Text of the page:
THE BASE vs. THE SUITS….I’m not entirely sure what E.J. Dionne means in his column today about Russ Feingold’s censure motion, and yet somehow it still sounds like an interesting comment on the whole affair:

Democrats, unlike Republicans, have yet to develop a healthy relationship between activists willing to test and expand the conventional limits on political debate and the politicians who have to calculate what works in creating an electoral majority.

For two decades, Republicans have used their idealists, their ideologues and their loudmouths to push the boundaries of discussion to the right. In the best of all worlds, Feingold’s strong stand would redefine what’s “moderate” and make clear that those challenging the legality of the wiretapping are neither extreme nor soft on terrorism.

That would demand coordination, trust and, yes, calculation involving both the vote-counting politicians and the guardians of principle among the activists. Republicans have mastered this art. Democrats haven’t.

Turning a minority into a majority requires both passion and discipline. Bringing the two together requires effective leadership. Does anybody out there know how to play this game?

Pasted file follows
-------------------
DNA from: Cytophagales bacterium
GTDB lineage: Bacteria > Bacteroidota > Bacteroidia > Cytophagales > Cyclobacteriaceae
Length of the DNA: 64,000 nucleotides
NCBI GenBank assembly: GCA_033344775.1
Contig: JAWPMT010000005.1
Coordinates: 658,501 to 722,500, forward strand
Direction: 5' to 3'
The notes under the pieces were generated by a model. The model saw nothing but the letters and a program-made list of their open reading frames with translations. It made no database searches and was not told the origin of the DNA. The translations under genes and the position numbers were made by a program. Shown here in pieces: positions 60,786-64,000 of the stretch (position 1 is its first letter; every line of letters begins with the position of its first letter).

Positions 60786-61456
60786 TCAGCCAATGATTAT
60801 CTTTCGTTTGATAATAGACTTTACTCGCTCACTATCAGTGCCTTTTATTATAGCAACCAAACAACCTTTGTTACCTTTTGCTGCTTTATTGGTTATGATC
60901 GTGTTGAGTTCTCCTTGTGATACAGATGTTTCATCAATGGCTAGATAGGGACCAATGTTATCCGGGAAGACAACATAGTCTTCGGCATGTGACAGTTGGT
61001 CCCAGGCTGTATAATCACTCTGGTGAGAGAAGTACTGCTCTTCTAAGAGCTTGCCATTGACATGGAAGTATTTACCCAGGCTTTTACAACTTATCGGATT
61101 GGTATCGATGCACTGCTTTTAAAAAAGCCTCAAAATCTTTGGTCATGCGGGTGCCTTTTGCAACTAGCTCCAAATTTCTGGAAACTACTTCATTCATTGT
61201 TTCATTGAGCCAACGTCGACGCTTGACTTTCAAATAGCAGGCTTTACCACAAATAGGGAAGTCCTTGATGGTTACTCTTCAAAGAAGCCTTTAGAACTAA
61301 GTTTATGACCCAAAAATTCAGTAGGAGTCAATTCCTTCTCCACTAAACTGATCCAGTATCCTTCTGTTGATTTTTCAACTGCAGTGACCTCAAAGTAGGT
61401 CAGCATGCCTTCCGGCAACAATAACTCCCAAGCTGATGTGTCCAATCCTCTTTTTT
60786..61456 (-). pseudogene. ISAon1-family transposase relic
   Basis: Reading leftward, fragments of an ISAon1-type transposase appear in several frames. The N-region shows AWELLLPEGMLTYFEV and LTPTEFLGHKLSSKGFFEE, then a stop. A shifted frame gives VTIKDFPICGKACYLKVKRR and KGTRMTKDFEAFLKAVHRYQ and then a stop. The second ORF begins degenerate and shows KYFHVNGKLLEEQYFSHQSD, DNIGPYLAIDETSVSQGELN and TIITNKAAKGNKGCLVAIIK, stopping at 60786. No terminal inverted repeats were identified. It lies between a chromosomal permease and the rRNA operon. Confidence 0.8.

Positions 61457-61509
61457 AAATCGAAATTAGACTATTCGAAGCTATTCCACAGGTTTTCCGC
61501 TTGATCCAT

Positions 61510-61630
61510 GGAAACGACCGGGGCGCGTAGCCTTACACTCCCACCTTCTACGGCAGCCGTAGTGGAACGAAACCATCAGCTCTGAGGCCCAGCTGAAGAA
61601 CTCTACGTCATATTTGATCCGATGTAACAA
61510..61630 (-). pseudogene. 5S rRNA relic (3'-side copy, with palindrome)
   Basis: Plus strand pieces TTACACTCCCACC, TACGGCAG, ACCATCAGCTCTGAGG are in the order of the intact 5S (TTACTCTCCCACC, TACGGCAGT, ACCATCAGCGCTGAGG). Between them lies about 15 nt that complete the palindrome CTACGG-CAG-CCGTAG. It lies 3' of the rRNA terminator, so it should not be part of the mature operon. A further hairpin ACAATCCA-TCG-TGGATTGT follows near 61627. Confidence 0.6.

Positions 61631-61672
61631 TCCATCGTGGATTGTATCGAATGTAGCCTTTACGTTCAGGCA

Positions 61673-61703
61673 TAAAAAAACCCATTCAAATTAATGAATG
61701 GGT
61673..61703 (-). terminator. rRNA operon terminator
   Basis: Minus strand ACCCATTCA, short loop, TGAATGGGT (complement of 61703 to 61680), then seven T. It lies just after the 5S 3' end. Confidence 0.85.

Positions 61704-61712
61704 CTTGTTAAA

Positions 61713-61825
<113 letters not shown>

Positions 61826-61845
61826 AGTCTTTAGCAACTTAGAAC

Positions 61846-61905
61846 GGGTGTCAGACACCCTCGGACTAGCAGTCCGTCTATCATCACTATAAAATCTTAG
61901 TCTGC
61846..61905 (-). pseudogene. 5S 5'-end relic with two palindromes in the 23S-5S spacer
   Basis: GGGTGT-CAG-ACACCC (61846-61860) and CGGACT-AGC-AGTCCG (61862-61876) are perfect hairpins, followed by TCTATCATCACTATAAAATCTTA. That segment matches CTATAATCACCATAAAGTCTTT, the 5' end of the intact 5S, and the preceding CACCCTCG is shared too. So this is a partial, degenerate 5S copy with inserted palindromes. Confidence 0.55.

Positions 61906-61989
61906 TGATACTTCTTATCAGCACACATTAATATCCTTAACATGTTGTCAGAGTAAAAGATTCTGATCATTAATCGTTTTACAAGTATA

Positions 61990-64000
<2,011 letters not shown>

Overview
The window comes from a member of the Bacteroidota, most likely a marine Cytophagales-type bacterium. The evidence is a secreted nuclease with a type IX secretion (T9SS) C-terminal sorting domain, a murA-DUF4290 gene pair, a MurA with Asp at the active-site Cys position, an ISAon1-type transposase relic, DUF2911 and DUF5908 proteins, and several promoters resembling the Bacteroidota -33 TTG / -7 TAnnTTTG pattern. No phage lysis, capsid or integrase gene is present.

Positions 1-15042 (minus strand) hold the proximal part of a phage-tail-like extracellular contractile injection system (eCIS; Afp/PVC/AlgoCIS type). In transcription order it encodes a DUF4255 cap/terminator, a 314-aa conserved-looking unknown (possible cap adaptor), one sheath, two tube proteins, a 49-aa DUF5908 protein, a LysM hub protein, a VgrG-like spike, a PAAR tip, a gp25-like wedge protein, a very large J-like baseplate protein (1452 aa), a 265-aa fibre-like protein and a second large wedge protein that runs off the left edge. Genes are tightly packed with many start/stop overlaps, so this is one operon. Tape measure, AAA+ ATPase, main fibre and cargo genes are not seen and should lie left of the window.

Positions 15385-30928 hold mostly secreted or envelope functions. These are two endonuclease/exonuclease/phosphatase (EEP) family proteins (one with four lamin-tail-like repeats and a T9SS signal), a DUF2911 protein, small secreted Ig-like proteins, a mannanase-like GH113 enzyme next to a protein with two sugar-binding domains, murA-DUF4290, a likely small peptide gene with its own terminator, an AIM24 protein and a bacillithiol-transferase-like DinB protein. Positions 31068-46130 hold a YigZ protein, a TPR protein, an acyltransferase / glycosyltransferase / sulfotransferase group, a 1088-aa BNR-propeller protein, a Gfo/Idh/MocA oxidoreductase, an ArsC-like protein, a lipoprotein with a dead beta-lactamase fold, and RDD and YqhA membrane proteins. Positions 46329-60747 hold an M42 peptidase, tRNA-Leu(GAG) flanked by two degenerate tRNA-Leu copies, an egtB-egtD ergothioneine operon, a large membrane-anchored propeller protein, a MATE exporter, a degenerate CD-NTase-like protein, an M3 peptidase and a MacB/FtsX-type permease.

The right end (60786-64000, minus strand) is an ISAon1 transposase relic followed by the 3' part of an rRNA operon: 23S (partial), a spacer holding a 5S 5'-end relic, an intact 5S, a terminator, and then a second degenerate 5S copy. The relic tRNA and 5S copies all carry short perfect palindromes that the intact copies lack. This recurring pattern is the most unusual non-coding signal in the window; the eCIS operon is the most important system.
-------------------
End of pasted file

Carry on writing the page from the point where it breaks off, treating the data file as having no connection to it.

My guess is that there’s a fundamental difference between the parties that Dionne is ignoring. On the Republican side you have lots of establishment figures who want to move the party in a more extreme direction, which makes a partnership with their activist base a pretty natural relationship. For the most part, the conservative base believes that Republican politicians, in their heart of hearts, are on their side, so they’re willing to cut them some slack when it comes to practical politics.

On the Democratic side, that’s not true. There are very few establishment politicians who actively want to move the party to the left, which means that the activist base quite reasonably doesn’t believe that everyone’s singing out of the same hymn book. So the dynamics are completely different.

Unless, of course, Dionne is making a completely different point that I missed. Comments?

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